Updated: Nov 16, 2021
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I learned to walk before my first birthday. As my earliest mode of self-transportation, walking allowed me to seek out the curiosities of the world on my own. This desire to seek has led me on walks of varying lengths in some of nature’s most beautiful locations.
My parents fueled my love of mindful walking in nature. We spent my childhood summer weekends at our cabin in northern Arizona. My dad would quietly wake me as soon as the sun came up on those pine-scented mornings. Together, we would sneak out of the cabin and explore the forest, allowing my mom a chance to sleep in while we hunted for mushrooms and wild animal tracks.
I was acutely aware of the scents, sounds, and scenes around me--the squawking of Stellar’s jays, the buzzing wings of ruby-throated hummingbirds, and the chattering of squirrels as they leaped from branch to branch.
Although these things were a part of my summertime daily life, they were more vibrant during those early morning walks.
We spoke in hushed voices, careful not to frighten the deer and other woodland creatures. My dad would point out tracks or scat or broken twigs and always reminded me to get my bearings by looking up to see where the sun sat in the sky and which side of the trees grew moss.
These mornings became my earliest introduction to a form of walking meditation—a practice that would teach me an awareness of my breath and give me a way to reduce stress. I would pay attention to each footstep, carefully lifting and placing each foot as quietly as possible and listening as each gentle step resulted in the increasingly quieter crunching of pine needles.
My focus improved as I listened to my breathing. Anxiety dwindled away with each deep breath. It was truly amazing that an action as simple as walking—something that was part of my everyday life—could become a moving meditation and bring stillness to such an adventurous and active little girl.
I no longer have access to that cabin in the pines, but I still practice the things my dad taught me. In adulthood, I learned that what came so naturally to me through years of childhood exploration was similar to what many call walking meditation.
Although there are many forms of meditation, walking meditation is my favorite. I have trouble sitting still—I get fidgety and must at least be doing something with my hands. Because of this, walking meditation gives me a balanced release of energy while creating a sense of inner calm and connection to nature.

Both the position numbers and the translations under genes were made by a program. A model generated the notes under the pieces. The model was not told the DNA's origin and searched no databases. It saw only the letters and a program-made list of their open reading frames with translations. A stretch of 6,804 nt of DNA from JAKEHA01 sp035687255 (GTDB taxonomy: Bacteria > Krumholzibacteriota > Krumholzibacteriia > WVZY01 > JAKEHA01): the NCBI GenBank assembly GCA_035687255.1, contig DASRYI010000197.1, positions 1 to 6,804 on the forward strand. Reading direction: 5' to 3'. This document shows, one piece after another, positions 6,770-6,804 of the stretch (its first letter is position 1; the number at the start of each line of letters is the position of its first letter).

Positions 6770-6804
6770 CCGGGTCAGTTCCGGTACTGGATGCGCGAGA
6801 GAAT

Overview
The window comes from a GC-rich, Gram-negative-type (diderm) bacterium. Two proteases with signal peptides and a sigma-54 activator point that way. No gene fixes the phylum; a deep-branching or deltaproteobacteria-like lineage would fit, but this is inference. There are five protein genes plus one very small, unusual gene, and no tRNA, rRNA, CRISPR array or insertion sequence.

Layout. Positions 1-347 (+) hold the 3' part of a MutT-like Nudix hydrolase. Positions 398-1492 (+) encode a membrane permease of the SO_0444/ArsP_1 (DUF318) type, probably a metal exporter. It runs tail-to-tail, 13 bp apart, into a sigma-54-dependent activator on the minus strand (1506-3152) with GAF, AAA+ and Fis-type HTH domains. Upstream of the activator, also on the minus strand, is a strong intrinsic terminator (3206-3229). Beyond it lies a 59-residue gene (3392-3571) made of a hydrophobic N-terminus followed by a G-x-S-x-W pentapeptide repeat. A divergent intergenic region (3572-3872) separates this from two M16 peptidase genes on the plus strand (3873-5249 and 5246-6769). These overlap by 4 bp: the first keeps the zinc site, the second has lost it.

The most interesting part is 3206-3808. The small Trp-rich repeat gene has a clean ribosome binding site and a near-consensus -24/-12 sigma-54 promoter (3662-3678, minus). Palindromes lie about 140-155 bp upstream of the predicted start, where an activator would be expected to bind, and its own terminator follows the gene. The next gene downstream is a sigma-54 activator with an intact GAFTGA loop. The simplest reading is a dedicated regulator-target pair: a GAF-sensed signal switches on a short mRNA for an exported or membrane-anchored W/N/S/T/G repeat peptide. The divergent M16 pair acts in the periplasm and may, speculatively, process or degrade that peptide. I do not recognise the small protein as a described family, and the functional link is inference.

Walking meditation—or a meditative walk—is not the same as simply “going for a walk.” There is no destination; a walking meditation is truly about the journey.
To begin, find a location where you can walk slowly and deliberately, where you will not be concerned about drawing attention to yourself, and where you do not have to pay close attention to traffic or other hazards.
You can use a path in nature or a hallway in your home. The point isn’t to get somewhere but to find stillness through movement. Mindful walking brings you into the present moment.
Stand still, soften your gaze, and take several slow, deep breaths. As you move forward, put your awareness into each step: the lifting of your right foot, how the foot swings slowly forward, and how it feels as it once again connects to the ground. Maintain your attentiveness as you lift, swing, and lower your left foot.
Take another deep breath and pay close attention to the physical sensations in your body. Mindful walking can help you reconnect with your body and ease physical stress through awareness.
Unlike guided meditation, a walking meditation does not need a soundtrack. It becomes a mindfulness meditation on its own as you learn to focus on the movement of your body and let go of the thoughts buzzing in your mind.
As you practice, you will find that taking a mindful walk becomes easier with experience, and you may grow to truly enjoy the gentle exercise.
This practice is especially benefitted by walking barefoot so that you can intimately feel the sensations of grass or sand or even a plush rug underneath your feet.
If your walking path is in a limited location—such as an indoor hall—or when you have finished walking in one direction, turn and repeat the practice as you return to your starting place.
When you become skilled at sensing and hearing each footstep, allow yourself to listen to the sounds around you as you advance your walking meditation practice. Pay attention to the air and the colors around you. Allow yourself to be in the moment.
Birdsong will become clearer, you will become more aware of the feeling of the breeze brushing lightly against your cheek, and you may even notice the fragrance of blossoms wafting through the air.
Did you ever notice before that those roses were such a soft shade of pink? Has the sunset ever had so many variations of pastel hues? When was the last time you heard the leaves rustling in the trees?
Note: If you have an injury or are unable to walk, you can adapt this meditation to your level of ability. Instead of listening to your footsteps, you might choose to listen to the sounds of the wheels on your chair or the tap of your cane on the sidewalk. You can also try a sitting meditation if walking just isn’t your thing.
Try to make this mindful walking meditation part of your regular routine. As you learn to slow down and turn your attention to the little things we often overlook, you will find yourself looking forward to these moments of stillness and the secrets they reveal.
Want an indoor stress-relieving activity for rainy days? Click here to learn how journaling can help relieve stress.